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Vale John Miller

William Angliss Institute's community is saddened to hear of the passing of Chef John Mangan Miller OAM.

Throughout his career John made a substantial contribution as a professional, chef, educator and leader. The John Miller Kitchen at the William Angliss Institute provides a reminder to all of our students of his extraordinary career and of the many possibilities that await as they embark on their own careers.

"John Miller was a pioneer and leader as a culinary professional, in Australia and across the world. William Angliss Institute is proud that John was one of our alumni and proud of John's role in cementing the Institute's culinary programs as among the best in the world. His legacy will continue at William Angliss Institute for many years to come", said William Angliss Institute CEO Nicholas Hunt.

In 1945, John Miller began his apprenticeship in Melbourne, graduating in 1949 with a Diploma in Commercial Cookery from The William Angliss Food Trades School (as the Institute was known at the time). John was one of the first apprentices at Angliss who was not connected to the Armed Services. After completing his apprenticeship, John worked and travelled widely, visiting Europe, Hong Kong and Egypt, and working at the famous Savoy Hotel in London.

The 1956 Melbourne Olympics brought John back to Australia for a short time, but once again, adventure beckoned, as he took up a role at the Hong Kong Hilton, then the Nile Hilton. In 1970, John was offered a position as a trainee cookery teacher by then-Angliss Principal Jock Kerr, who he had trained with 25 years before. He was to later take the reins as Head of Foods Department – William Angliss College, responsible for managing 30 cookery teachers and providing commercial cookery programs to over 1,000 students.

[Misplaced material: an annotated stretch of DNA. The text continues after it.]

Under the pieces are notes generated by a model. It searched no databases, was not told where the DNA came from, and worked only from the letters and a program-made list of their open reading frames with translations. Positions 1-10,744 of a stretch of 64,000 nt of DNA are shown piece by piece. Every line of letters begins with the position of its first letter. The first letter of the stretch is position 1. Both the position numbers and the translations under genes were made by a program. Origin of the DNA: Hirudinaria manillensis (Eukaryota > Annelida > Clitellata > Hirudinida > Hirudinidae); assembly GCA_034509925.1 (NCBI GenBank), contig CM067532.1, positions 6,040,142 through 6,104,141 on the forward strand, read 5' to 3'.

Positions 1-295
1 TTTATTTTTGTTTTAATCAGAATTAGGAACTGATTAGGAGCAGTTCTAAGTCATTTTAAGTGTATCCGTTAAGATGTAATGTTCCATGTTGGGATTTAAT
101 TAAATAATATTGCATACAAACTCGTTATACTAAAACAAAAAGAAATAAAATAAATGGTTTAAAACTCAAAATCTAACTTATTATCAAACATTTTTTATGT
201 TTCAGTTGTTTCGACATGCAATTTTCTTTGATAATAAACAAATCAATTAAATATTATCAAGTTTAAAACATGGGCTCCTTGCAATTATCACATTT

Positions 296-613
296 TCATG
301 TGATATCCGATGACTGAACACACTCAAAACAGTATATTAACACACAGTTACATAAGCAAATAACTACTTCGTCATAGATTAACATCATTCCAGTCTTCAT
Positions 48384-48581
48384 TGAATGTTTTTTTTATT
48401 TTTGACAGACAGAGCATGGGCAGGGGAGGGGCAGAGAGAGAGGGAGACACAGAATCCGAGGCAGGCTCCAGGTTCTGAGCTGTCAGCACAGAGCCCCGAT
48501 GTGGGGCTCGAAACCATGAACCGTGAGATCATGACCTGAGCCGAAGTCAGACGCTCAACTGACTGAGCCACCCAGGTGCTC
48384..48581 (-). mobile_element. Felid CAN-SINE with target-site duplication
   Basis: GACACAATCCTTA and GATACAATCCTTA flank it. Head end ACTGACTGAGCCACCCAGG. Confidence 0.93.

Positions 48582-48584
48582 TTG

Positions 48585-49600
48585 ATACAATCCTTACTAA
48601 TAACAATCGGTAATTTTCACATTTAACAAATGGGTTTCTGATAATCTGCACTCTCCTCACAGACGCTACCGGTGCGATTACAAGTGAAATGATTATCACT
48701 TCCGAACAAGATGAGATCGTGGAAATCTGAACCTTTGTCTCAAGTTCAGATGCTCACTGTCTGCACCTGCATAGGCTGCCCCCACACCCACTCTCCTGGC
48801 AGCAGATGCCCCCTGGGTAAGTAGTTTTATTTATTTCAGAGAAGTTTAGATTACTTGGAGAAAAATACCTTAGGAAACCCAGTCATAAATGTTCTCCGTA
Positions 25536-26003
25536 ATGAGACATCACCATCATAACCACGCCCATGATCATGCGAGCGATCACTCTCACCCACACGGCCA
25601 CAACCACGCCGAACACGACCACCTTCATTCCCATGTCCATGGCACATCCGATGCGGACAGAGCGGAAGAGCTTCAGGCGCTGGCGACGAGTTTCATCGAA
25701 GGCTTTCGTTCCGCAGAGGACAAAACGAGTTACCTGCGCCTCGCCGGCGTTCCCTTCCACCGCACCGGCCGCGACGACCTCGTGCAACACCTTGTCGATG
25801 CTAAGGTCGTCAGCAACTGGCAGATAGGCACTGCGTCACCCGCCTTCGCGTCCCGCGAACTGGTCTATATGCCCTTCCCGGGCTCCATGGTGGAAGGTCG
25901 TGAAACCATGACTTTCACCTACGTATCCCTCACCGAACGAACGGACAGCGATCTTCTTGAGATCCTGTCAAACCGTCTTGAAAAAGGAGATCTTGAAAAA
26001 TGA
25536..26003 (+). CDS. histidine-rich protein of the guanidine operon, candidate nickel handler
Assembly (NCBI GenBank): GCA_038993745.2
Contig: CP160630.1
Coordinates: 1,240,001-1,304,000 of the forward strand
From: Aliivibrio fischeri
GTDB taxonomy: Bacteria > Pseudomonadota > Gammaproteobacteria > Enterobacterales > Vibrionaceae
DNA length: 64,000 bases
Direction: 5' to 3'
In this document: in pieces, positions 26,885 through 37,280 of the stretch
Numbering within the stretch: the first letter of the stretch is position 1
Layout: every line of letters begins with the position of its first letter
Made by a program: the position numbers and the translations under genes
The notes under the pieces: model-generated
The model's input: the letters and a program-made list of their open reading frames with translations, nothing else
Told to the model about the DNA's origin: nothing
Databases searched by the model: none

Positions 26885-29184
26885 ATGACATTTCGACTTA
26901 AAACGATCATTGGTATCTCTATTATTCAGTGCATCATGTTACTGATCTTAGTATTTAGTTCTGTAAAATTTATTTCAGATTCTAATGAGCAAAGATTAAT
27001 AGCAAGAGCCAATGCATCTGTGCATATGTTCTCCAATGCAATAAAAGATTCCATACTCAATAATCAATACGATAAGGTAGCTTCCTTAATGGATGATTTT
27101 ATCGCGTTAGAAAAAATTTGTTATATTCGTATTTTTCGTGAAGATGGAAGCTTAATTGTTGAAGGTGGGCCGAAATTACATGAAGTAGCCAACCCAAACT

After another stint in Hong Kong in 1984, John Miller finally returned home to Melbourne in 1985 to be appointed as Senior Curriculum Consultant, William Angliss College.

John was also involved in setting the curriculum for state-wide food and culinary programs, developing courses for restaurant operations and introducing more specialised skill units to suit different needs and emerging markets. Through his friendship with French Chef Paul Bocuse he also initiated a national search for talented candidates, selected by jury to travel to Lyon to compete in the bi-annual Bocuse d'Or Competition for Professional Chefs, one of the most prestigious contests of culinary skills in the world.

He is an Honorary Life Member of Les Toques Blanches, a life member of L'Acadmie Culinaire de France [Australie], as an Honorary Life Member and Past President of the Australasian Guild of Professional Cooks was the first Australian to be awarded the distinction of wearing a Black Chefs Hat, officially opened the 1998 World Congress of Cooks and in 1998 was bestowed by the Government of the Republic of France with the title Chevalier [Knight] de l'Ordre du Mérite for involvement in the promotion of French Cuisine, education in the culinary arts and curriculum development and was in 2004 appointed as a Life Member of the Academie Culinaire de France.

John stayed at the Institute until his retirement in 1992, earning an Order of Australia medal for service and dedication to French Cuisine and Cookery in food education programs in 2006. In an Oral History recorded by the Institute, he looked back on his time and long history with the Institute with a sense of pride and achievement "I often refer to William Angliss Food School as the 'Mother' of all catering colleges in Australia. Everything grew out of William Angliss College." said John.